One particularly interesting spot on the planet, which NASA describes as "thumbprint-looking," was long thought to be the result of mud or other debris sliding downward after being pushed up by a glacier or other geographical shift. It's called the Lomonosov crater, and new research supports a very different theory as to how it got there.
Instead of being simply the result of gravity pulling dirt downhill, scientists now believe it could very well be the last remaining mark of an astroid that violently struck Mars billions of years ago. What's more, the characteristics of the crater support the idea that when the rock struck the planet, the spot it hit was actually an ocean, leading to multiple huge tidal waves as the displaced water was pushed from and pulled into resulting crater.
- Justice Department warns of a crackdown on ‘sanctuary’ policies
Attorney General Jeff Sessions reinforced President Trump’s call for an end to so-called “sanctuary” policies Monday, urging state and local law enforcement agencies to comply with federal immigration laws or risk losing Justice Department grants. “[I] strongly urge our nation’s cities, states and counties to consider carefully the harm they are doing to their citizens by refusing to enforce our immigration laws, and to rethink such policies,” Sessions told reporters during a surprise appearance at the daily White House press briefing.
- Protests nationwide bring thousands to Russia's streets
Russia’s opposition, often written off by critics as a small and irrelevant coterie of privileged urbanites, put on an impressive nationwide show of strength Sunday with scores of protest rallies spanning the vast country. Hundreds were arrested, including Alexei Navalny, the anti-corruption campaigner who is President Vladimir Putin’s most prominent critic.
- Ahmed Kathrada, anti-apartheid activist and Mandela prison mate
South Africa's anti-apartheid icon Ahmed Kathrada, who was jailed alongside Nelson Mandela, was feted as a humble liberation hero who shunned the power and glory that came with freedom. Unlike many struggle veterans, Kathrada, who was imprisoned on Robben Island, never held public political office after the fall of apartheid and Mandela's election as president in 1994. When Mandela left office in 1999, after serving a single four-year term, Kathrada also stepped away from politics -- immersing himself in activism through his Ahmed Kathrada Foundation.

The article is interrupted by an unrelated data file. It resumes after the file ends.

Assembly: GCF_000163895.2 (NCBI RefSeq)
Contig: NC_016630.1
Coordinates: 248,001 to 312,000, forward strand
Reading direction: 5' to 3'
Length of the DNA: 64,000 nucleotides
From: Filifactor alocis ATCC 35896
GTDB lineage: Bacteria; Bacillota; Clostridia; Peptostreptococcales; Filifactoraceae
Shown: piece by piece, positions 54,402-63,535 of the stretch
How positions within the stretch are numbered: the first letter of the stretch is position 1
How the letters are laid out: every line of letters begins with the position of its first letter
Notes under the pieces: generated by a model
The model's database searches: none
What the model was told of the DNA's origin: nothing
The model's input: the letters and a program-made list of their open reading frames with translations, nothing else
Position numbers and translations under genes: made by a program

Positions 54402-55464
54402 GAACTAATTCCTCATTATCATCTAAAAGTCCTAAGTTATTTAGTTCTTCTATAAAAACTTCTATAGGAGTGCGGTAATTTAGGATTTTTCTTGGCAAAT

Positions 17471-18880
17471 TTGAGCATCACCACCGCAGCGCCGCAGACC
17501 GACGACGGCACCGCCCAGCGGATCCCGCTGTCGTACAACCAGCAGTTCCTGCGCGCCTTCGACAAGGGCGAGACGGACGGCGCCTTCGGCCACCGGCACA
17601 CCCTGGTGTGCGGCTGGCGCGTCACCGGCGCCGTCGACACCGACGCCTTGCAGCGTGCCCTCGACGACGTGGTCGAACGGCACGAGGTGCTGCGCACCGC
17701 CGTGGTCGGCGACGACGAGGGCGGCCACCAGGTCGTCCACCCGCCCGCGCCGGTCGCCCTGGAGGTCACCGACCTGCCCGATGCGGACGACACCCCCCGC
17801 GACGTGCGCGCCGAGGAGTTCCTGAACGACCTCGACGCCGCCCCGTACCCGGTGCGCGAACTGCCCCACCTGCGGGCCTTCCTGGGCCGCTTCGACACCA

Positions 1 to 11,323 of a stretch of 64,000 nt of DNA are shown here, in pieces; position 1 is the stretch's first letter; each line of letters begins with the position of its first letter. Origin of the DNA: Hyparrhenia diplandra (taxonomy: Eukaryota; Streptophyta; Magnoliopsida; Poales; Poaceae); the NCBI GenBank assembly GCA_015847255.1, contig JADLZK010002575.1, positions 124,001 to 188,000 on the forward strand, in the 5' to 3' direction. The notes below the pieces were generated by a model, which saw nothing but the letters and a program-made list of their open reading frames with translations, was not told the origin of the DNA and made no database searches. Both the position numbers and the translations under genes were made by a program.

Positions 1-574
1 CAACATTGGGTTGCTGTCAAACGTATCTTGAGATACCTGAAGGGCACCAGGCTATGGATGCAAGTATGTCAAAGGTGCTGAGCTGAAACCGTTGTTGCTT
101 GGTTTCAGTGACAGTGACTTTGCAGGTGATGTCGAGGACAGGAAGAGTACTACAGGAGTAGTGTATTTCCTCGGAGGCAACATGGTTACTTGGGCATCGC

- 3 kidnapped Malaysians rescued in southern Philippines
- White House Rejects Claims Trump Gave Merkel Fake $376 Billion ‘Bill’ For NATO Payments
- Mom Outraged at TSA, Claims They Treated Her Young Son and Family 'Like Dogs'
- Pakistan says starts fencing Afghanistan border in 'high-threat zones'
Pakistan has begun building a fence on its disputed 2,500 km (1,500 mile) border with Afghanistan to prevent incursions by militants, Pakistan's army chief said, in a move likely to further strain relations between the two countries. Pakistan has blamed Pakistani Taliban militants it says are based on Afghan soil for a spate of attacks at home in recent months, urging Kabul to eradicate "sanctuaries" for militants. Citing the attacks, Islamabad earlier this month temporarily shut the main crossing points along the colonial-era Durand Line border, drawn up in 1893 and rejected by Afghanistan.
- Powerful winds, large hail take aim at Southern Plains
TULSA, Okla. (AP) — Golf ball-sized hail and powerful winds are expected to roll through parts of the Southern Plains late Sunday, marking the latest round of turbulent weather across the Midwest and South, forecasters said.
- 'Unparalleled' number of dinosaur tracks found in Australia